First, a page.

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I am confused about the statistical statement I am making based on the following scenario:

Scenario: The membership of a professional organisation is only open to the top 10% of students in a district. There are 400 members, coming from (say) 45 schools.

Statement: The organisation represents the top 10% of students in the district.

My confusion is that School A may have lower quality students who make the top 10% than School B.

e.g.

  • School A has students who scored 41, 42, 43, 44 and 45 out of 50 (top 10%)
  • School B has students who scored 46, 47, 48, 49 and 50 out of 50 (top 10%)

In this case, can they be the top 10% of students (especially when School B has students who scored 41, 42, 43, 44 and 45)?

I am using just 2 schools for simplicity.

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You say membership "is only open to the top 10% of students in a district," and then question whether the organization represents the top 10% of students. There are (at least) two big issues here:

  1. It seems from the rest of your question that membership is open to the top 10% of students from each school in a district. Is that what you meant? If so, then as you notice the organization clearly is not exactly the top 10% of overall students. In the real world it's probably likely that some schools in a district have students of significantly higher "quality" than others (because the school is better, because of socioeconomic differences, because it has selective admissions...). If that's the case, then maybe the student in the 80th percentile at the better school is equivalent to the student at the 95th percentile at the bad school. Then it is clearly not true that the organization represents the top 10% overall. (Even if the schools are all of roughly equal quality, this is still something of an issue, because of random variation for the individual students.)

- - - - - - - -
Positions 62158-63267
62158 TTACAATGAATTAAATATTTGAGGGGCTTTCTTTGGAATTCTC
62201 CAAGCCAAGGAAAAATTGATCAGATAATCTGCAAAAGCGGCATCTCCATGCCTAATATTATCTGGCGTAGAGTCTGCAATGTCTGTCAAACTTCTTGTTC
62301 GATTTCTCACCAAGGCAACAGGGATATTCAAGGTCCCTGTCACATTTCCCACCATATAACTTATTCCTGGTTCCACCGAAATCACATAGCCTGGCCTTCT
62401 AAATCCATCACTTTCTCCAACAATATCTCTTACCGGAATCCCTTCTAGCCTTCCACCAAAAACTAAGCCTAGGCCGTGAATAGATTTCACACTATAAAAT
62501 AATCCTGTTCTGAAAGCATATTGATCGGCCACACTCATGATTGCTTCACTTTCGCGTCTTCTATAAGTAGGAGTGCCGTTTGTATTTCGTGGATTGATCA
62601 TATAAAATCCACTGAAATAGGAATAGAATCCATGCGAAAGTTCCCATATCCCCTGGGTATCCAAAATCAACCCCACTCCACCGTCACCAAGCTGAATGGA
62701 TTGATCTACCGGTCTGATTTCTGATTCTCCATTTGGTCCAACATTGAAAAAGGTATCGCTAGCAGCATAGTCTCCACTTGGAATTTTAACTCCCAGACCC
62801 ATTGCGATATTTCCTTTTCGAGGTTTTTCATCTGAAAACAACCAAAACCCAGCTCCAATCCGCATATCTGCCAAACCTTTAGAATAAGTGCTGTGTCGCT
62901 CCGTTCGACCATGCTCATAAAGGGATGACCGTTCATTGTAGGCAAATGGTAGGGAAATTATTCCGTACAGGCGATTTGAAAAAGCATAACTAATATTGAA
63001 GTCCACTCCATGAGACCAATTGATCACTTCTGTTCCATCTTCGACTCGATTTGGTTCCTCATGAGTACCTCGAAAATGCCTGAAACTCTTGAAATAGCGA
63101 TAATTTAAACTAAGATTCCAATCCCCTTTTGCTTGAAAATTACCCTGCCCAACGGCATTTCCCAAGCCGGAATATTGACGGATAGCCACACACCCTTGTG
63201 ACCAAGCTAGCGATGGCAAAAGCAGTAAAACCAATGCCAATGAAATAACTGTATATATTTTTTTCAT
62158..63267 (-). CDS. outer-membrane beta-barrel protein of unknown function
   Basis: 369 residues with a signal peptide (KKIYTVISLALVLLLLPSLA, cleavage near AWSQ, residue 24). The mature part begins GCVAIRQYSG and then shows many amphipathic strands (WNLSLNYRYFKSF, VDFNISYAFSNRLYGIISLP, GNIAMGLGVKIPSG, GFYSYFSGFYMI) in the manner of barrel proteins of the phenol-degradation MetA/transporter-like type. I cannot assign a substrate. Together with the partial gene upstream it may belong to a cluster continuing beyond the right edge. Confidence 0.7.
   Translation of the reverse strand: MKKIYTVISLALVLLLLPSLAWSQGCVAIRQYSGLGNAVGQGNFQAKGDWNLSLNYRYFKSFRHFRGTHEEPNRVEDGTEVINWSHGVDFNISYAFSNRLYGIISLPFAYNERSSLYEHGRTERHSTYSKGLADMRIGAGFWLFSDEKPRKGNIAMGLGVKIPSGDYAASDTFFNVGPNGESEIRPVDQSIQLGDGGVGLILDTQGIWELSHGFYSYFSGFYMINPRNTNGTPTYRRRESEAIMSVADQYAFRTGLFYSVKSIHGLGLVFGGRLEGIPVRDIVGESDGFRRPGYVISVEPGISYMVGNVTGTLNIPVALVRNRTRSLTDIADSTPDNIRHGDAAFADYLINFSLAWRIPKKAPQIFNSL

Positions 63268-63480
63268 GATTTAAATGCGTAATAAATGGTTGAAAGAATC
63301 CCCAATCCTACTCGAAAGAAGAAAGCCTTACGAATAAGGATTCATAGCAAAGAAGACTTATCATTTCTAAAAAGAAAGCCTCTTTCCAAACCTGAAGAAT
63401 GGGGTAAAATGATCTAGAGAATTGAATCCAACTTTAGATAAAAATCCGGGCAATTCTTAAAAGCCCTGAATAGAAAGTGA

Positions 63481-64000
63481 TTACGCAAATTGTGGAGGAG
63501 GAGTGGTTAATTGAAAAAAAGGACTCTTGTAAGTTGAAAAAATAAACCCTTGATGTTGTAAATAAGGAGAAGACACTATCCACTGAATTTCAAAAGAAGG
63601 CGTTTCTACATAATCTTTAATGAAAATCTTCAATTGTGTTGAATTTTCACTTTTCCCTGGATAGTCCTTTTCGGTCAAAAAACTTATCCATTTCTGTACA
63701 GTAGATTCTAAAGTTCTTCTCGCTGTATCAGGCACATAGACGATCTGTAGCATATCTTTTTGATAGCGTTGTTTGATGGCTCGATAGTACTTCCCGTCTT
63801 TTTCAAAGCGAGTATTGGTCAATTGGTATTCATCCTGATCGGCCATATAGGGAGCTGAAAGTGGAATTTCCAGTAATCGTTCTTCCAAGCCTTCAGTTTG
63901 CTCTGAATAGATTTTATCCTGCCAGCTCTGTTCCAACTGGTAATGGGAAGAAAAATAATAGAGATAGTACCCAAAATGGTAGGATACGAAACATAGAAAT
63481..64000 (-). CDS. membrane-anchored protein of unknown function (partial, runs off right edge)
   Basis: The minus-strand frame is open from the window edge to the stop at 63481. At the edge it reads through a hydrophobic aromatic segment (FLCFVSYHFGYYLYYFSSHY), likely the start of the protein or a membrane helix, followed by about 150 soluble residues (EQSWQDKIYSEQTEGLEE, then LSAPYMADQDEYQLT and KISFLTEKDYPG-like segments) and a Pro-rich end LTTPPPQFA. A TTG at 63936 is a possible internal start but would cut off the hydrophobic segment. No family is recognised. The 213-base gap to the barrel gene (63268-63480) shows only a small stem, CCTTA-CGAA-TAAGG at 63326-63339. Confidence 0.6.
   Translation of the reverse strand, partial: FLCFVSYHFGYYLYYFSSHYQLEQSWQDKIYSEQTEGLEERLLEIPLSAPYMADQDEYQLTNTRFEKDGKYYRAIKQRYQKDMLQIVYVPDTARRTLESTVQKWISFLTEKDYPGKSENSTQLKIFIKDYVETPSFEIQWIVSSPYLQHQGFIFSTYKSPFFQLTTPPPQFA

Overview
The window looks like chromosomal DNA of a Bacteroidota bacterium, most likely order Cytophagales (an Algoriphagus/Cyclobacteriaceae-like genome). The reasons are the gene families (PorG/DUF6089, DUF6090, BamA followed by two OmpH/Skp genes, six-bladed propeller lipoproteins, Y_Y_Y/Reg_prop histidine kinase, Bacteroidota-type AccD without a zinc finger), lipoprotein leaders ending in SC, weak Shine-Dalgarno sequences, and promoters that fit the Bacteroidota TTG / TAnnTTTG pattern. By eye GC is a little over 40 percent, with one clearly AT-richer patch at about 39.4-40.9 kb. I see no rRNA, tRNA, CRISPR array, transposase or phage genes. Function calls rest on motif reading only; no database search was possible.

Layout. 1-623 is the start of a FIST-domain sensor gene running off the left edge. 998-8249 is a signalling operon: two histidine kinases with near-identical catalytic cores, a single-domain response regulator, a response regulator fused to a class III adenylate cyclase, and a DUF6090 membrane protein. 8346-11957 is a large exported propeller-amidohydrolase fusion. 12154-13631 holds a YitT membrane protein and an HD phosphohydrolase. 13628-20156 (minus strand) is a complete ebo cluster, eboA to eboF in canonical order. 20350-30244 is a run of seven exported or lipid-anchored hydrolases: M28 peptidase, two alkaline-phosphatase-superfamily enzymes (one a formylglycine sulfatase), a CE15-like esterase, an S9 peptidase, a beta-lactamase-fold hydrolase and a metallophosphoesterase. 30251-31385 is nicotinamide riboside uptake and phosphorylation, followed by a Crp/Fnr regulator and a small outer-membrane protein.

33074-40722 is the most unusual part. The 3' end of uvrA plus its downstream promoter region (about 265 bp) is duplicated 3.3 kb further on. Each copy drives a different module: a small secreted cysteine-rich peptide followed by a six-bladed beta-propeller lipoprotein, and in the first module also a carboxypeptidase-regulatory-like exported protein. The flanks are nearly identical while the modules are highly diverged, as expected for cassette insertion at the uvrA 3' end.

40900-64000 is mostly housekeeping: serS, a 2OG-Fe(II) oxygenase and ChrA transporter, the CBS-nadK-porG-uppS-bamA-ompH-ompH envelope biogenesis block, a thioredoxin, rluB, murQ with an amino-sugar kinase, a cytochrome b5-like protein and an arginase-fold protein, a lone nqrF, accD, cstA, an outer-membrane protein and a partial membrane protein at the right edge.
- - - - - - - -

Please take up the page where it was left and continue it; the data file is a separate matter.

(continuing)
2. You say membership is "open to" students from the top 10%. If that means that students in the top 10% then have the choice themselves of whether to join the organization, there may be additional biases that would mess up the representativeness of the sample. For example, students on the lower end of the top 10% who are trying to pad their resumes might be more likely to join the organization, while those at the very top see it as a waste of time from their more valuable pursuits. Or the opposite.

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